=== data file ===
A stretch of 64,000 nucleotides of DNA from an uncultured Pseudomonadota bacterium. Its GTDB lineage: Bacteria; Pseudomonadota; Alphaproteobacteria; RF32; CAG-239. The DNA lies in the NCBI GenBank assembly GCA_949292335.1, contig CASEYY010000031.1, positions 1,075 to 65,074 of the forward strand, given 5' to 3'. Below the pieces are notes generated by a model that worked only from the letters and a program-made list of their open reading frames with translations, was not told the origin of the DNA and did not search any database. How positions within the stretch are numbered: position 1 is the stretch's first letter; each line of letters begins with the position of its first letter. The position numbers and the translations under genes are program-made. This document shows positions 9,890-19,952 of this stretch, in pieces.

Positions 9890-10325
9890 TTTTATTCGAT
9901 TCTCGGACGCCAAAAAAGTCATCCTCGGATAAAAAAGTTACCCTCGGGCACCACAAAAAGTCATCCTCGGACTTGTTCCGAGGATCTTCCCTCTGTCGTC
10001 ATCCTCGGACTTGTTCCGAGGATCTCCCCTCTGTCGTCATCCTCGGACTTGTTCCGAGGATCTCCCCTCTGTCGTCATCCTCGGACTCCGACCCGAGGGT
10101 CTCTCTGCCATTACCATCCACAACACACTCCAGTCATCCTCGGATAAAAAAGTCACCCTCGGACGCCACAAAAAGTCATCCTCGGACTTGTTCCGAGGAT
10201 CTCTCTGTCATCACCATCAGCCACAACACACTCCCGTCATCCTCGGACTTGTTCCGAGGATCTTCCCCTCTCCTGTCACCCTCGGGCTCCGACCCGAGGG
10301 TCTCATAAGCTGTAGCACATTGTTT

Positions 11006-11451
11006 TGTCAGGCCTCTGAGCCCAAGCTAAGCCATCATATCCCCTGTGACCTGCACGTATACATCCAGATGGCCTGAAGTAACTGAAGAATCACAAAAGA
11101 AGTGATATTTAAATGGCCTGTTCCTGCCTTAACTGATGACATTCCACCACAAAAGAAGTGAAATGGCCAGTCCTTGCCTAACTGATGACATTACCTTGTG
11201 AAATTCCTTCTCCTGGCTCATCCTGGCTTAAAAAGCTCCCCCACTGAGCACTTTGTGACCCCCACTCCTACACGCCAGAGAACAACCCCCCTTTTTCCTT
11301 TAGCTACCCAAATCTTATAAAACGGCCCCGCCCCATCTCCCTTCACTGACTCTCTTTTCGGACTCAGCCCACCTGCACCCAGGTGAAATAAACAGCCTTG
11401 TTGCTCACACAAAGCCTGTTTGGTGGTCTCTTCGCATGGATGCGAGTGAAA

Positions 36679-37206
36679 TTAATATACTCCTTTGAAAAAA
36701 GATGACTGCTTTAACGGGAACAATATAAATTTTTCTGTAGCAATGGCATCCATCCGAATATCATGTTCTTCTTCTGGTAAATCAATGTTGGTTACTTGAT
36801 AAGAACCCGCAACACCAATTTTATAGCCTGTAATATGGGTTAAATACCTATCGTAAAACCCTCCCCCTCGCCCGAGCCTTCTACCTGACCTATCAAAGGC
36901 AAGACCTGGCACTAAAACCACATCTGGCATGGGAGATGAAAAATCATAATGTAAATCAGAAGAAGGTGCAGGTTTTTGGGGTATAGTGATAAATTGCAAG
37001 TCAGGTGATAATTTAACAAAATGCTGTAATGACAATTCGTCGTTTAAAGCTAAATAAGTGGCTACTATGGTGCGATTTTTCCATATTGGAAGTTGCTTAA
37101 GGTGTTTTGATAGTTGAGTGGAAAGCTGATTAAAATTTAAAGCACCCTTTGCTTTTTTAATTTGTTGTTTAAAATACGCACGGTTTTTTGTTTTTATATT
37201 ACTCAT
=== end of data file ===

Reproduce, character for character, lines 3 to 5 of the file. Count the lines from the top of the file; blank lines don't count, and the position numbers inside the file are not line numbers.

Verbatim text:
9890 TTTTATTCGAT
9901 TCTCGGACGCCAAAAAAGTCATCCTCGGATAAAAAAGTTACCCTCGGGCACCACAAAAAGTCATCCTCGGACTTGTTCCGAGGATCTTCCCTCTGTCGTC
10001 ATCCTCGGACTTGTTCCGAGGATCTCCCCTCTGTCGTCATCCTCGGACTTGTTCCGAGGATCTCCCCTCTGTCGTCATCCTCGGACTCCGACCCGAGGGT